• I thought hard over the weekend about potential strengths of a second Clinton presidency, and came up with two:
    1) The most common squandered asset in any presidency is the first year/"honeymoon period." She'd almost certainly do more in this window than Obama (or anyone who hadn't been there before), by virtue of knowing the importance of that window and learning from the terrible mistakes of the first Clinton administration in 1993.
    2) In negotiating with Congress for legislation, having been there in the weeds of legislative horse-trading would give her an unusual insight into how to move reluctant supporters and neutralize opponents. ("Sen. McConnell, release your caucus to vote on my healthcare reform bill and I'll tell my guys not to get in the way of your Eat Babies for Freedom Act.")

  • Along these same lines, I concluded that my issue is actually more with Bill and "the Clintons" than with Sen. Clinton herself. I don't like the sleazoids she hangs with, and I don't trust her honesty or commitment to progressive principles, and I hate the idea of dynastic presidencies... but I've gone overboard in my opposition to her, and I'm going to try to check that from here on out.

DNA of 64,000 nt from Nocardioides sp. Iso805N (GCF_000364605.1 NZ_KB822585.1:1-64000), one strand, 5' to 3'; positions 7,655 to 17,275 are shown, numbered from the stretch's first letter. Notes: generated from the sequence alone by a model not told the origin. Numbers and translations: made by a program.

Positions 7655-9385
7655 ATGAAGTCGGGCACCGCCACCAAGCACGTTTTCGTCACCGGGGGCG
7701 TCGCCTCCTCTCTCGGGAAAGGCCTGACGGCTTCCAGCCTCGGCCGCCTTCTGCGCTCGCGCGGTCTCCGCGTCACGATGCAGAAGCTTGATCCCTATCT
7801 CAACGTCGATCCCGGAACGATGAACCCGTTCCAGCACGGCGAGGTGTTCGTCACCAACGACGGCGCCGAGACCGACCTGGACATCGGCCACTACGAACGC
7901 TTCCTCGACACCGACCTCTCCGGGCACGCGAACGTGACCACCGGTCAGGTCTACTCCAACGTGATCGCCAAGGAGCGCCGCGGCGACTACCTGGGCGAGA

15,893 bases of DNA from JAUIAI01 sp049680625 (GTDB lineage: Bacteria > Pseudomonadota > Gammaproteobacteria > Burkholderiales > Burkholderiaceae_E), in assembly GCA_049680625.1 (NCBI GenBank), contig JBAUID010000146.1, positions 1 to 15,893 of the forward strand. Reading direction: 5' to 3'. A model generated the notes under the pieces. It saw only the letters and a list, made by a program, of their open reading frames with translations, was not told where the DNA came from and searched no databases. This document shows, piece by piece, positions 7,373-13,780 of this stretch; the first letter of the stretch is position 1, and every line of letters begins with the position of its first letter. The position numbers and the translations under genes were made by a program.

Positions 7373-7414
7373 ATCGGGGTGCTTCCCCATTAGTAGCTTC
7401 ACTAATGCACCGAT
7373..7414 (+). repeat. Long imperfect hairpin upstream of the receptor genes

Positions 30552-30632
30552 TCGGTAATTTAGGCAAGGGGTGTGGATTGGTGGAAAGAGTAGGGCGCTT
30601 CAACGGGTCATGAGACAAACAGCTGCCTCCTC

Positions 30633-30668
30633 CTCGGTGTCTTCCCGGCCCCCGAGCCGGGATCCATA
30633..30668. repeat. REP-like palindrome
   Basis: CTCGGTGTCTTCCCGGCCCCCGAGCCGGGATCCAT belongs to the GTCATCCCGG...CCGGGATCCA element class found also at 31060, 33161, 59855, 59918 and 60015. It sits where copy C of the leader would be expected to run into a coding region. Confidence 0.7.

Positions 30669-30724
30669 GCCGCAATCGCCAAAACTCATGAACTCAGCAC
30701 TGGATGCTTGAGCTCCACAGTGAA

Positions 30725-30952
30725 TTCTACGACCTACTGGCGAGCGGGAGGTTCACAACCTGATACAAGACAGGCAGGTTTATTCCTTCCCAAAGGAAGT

• More than anything, I'm upset that an event I'd so looked forward to--Giuliani's defeat and disgrace--is overshadowed in the world of politics by the Edwards announcement, and that I can't savor it as planned because Johan Santana now pitches in the Phillies' division. Bastards all.

12 comments:

Feral said...

I'm so happy Santana went to the Mets. Almost as happy as I am to see the Giuliani horror-show never achieving lift-off. As a Yankee fan, I never wanted to see Hughes & Melky & possibly Kennedy leave, but the prospect of the Red Sox getting a SECOND nearly unbeatable pitcher was truly scary. And as an added bonus, now the subway series might be halfway competitive. Now that's a win-win-win-win (counting Giuliani).

Oh, and sorry about the Phillies, man. Santana's gonna eat up the NL East alive...